You know how it is when a close relation has passed away: going through the papers, taking care of unfinished business. Wrapping things up. If the deceased was a famous artist who has left the most detailed instructions for projects that can still be realized without his physical presence, things might only be a little bit more complicated – just ask Vladimir Yavachev, nephew of ‘the monument’s taylor’ Christo Vladimirov Yavachev who’s following through with the Wrapped Arc de Triomphe in Paris (there’s also the artist’s son, Cyril, somewhere, living the sweet life of an artist’s son, but he doesn’t seem to be overly involved with managing the estate, or at least not with this project).
Seeing the almost finished installation on our way to the press conference, and tiny Lego figures – actually workmen, very much alive – moving up and down on ropes across the arch in its haute couture dress, we realized for the first time ever, how big it actually is. Personally I’ve always enjoyed standing on top and looking about the city, a pleasure that’s even manageable for those among us who don’t appreciate exaggerated heights (or escalators: there’s a narrow, steep spiral staircase winding its way up to the top). The views are as good as anybody could reasonably ask for, and it’s – well, it was, but we’ll come to this later – not even expensive, though not free like that secret tip of every tourist guide, the Galeries Lafayette’s roof terrace that once served some flight pioneers for a base camp (Galeries Lafayette on Haussmann, not the latest branch on the Champs Elysees, or wherever else they’re expanding to these days).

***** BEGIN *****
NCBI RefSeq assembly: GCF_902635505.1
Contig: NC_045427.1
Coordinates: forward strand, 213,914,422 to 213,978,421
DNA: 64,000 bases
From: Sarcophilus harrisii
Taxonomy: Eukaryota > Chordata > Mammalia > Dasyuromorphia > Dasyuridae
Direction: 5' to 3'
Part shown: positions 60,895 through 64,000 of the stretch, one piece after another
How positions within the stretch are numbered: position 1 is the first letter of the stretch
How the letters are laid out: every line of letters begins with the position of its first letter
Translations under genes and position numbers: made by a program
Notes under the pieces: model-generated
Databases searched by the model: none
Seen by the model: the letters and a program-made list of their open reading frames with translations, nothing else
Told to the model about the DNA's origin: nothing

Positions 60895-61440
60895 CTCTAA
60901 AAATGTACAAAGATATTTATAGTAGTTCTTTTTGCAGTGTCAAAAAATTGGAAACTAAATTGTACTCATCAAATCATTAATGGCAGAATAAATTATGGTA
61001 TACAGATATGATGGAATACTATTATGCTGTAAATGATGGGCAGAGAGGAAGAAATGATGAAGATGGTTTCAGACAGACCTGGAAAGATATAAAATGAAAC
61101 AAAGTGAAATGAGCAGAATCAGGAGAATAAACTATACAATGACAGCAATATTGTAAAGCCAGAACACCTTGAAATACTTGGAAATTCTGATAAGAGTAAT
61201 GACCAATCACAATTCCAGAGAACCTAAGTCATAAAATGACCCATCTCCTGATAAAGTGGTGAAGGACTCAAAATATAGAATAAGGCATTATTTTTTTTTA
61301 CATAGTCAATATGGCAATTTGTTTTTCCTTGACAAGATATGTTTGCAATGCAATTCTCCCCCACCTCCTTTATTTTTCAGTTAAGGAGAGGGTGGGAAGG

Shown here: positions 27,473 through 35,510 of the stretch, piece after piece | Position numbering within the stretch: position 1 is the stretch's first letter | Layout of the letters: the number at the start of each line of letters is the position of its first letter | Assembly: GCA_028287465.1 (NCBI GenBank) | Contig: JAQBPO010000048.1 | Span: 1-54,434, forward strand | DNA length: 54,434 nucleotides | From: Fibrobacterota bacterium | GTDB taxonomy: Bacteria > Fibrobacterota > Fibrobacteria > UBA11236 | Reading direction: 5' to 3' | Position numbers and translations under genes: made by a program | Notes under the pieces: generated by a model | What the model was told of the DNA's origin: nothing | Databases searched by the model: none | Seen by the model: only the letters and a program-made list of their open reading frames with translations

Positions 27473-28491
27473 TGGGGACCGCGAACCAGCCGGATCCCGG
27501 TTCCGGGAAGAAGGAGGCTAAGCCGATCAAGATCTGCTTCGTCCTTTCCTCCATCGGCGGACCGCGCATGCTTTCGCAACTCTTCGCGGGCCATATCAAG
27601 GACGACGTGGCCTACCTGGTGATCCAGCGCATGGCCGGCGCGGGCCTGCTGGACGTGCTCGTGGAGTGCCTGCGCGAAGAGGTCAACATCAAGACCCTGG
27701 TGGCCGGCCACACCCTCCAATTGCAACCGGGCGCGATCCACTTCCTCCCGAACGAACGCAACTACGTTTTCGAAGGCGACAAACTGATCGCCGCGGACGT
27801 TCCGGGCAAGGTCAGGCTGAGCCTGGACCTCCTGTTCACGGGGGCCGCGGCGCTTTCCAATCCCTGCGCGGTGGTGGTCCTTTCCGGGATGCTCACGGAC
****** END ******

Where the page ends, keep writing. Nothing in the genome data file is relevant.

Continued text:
But back to Christo and the press conference: Vladimir the nephew seems a nice guy, he’s definitely a great entertainer, hands-on, smiling and joking with the highest dignitaries of city and state culture – who, needless to say, made their appearance that day – and blue collar workers alike, two of whom he dragged on stage when presenting team members from PR to architecture firm. Brilliant moment, when Vladimir suggested a group photo taken without face masks, ‘I’m a rebel’, at which point the politicians’ advisors intervened. His attitude greatly resonates with the event’s brand image (sorry for being a cynic again) which sometimes appears unprofessional, as apparent not least in Christo’s handwritten exhibition logo. But, of course, there can be no doubt about the professionalism of workers and craftsmen who really got the job done. They certainly did: looking at this gift to the city from afar feels like a poor kid casting wishful glances at the Christmas tree through an art collector’s windows, and we are curious again about what’s hiding under the wrapping, ‘have those bumps and dents always been there, has it always looked like a castle’s battlement?’
We’ll spare you a tedious listing of numbers, metres of fabric etc., only so much: the wrapping is heavier than you’d expect – for a moment, we felt very important being handed two small pieces (fine: one I just nicked, showing some initiative for once) as a special gift to the VIP press, then found out that they were given indiscriminately to random visitors. Perhaps more interesting, Christo devised the plan for this project after moving to Paris from socialist Bulgaria in the late 1950s, while living in a tiny room with a distant view of the Arc which greatly influenced his artistic ideas and, ultimately, career. Better not take this thought too far, and ask yourself what it says about a historical monument if all an artist can think about is to wrap and hide it away. The idea, of course, is more about rediscovering and, in a sense, recreating a (much too) familiar sight that nobody notices any longer: giving back the tourist’s eye to locals, and something else to tourists than just another postcard view they’ve always known, helping them and us and everybody to see things for the first time again; to put back into focus what lies hidden in plain view. Changing things without changing them too much; more of the same, but different.